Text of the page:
STLT#333, Alone She Cuts and Binds the Grain


I’ll be honest. I don’t know what to think here. I’ve been staring at this screen for a solid five minutes wondering what to say.

It’s not that it’s a bad piece. It is sweet – first, it’s set to a lovely Missouri Harmony tune (Devotion), which we first sang back in early January.

And it’s Wordsworth, one of my favorite English poets, lyrics excerpted from his poem “The Solitary Reaper.”

So the pieces aren’t bad. And they even go well together, despite the one verse of ABAB rhyme in a AABB song:

Alone she cuts and binds the grain,
and sings a melancholy strain:
O listen! for the vale profound
is overflowing with the sound.

Will no one tell me what she sings?
Perhaps the plaintive numbers flow
for old, unhappy far-off things,
and for the battles long ago.

Or is it some more humble lay,
familiar matter of today?
Some natural sorrow, loss, or pain,
that once has been, may be again?

I listened, motionless and still,
and, as I mounted up the hill,
the music in my heart I bore
long after it was heard no more.

I think the reason I have nothing to say, really, is that I don’t have a clue as to what theological or spiritual purpose this might have. In other words, why is it in a hymnal, and not just a songbook? Like, I get why we have some more complex or troubling songs in the hymnal – it’s songs of our living tradition. But this seems, well, like a really lovely song you might hear at a coffeehouse or folksy open mic or a shape note sing-along.

I don’t know what to say. I hope others can tease out meaning where I cannot.

What I can do is share one of my favorite paintings in the permanent collection of the North Carolina Museum of Art, “Christina’s World” by Andrew Wyeth. To be honest, it’s the image I have in my head every time I see this poem or this song.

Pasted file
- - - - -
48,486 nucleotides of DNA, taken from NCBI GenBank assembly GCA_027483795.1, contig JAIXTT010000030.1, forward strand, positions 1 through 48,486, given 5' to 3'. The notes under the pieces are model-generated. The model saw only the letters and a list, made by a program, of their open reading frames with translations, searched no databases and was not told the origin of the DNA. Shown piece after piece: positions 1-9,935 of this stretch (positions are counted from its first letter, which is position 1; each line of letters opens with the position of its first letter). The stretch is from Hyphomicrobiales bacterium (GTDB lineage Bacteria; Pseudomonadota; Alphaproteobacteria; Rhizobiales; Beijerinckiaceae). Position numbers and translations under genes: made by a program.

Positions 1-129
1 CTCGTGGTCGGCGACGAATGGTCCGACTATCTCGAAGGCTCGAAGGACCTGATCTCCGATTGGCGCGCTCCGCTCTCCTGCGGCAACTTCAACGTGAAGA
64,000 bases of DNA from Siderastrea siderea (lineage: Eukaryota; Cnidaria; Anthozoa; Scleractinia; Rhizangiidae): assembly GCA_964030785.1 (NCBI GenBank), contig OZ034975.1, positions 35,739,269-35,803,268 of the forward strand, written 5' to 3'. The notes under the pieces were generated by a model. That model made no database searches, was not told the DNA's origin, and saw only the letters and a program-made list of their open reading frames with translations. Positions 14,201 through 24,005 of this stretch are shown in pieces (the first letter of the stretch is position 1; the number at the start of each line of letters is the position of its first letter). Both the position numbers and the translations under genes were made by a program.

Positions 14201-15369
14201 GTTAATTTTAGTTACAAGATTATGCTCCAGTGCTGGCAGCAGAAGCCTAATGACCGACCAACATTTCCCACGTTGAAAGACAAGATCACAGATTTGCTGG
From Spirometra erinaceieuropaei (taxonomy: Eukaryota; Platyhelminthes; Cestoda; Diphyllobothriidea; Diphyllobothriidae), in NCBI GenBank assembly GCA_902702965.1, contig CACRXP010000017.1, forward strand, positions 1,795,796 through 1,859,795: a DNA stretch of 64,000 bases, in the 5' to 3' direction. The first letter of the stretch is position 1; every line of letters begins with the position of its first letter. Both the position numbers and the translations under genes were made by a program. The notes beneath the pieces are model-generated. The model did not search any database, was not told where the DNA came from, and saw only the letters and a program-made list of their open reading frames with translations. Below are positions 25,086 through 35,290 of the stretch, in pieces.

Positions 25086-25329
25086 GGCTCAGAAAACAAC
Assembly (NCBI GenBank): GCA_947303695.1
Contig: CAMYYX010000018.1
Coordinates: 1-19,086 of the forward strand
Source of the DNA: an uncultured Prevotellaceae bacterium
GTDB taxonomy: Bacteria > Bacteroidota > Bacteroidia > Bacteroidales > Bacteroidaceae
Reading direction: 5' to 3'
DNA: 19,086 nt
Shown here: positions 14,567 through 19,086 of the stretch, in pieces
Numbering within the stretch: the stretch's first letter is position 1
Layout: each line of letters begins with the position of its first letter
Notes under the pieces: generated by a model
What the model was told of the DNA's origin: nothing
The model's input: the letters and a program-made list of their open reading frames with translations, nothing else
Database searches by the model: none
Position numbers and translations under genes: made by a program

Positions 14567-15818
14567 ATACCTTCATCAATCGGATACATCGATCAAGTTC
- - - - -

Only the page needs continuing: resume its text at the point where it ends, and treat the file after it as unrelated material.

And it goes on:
4 responses to “STLT#333, Alone She Cuts and Binds the Grain”

  1. I totally agree. It’s not horrible, but I’ve never seen it selected as an actual congregational hymn. One time I led a service exploring the treasures of the hymnal and invited several musicians to pick a hymn and give it their own unique interpretation. One of the folk singers picked this one. Her rendition was quite beautiful — she sang it while strumming the guitar, and she spoke about how this hymn made her think about her mother. It was a lovely, touching moment, but really, why is it in STLT?

  2. No theological comments to make here, but I will say that I’ve been there (the Olson household, now part of the Farnsworth Museum in Rockland, Maine), when Christina and her brother Al were still living. Christina was a very scary old lady who sat in a wooden kitchen chair and glared at me (age probably 8); I knew that when only family members were around, she would crawl on the floor to get from one place to another. My family had friends on the adjacent land in Maine, and we would walk over to Christina and Al’s to buy fresh eggs and blueberries. I remember the red geraniums in pots in the window, as you will see in some of Wyeth’s paintings.

    The back story to this picture is that Wyeth was painting in their house (those empty room pictures were all painted in the Olson house) and he looked out the window to see Christina crawling up from the family cemetery. He thought what a beautiful picture it would make as seen from the opposite perspective, with the house in the background. However, he asked his wife to pose as Christina, because he thought she would look more appealing than the real (old and homely) Christina. (That would give a very different story in the painting, wouldn’t it?)

  3. […] few days ago, I found myself baffled by the inclusion of a particular hymn – not because it had what I consider troubling lyrics or history, but because I just […]

  4. It’s about self-compassion. The love we are commanded to do, but which, it turns out, is the hardest, because, we, are the hardest on ourselves.

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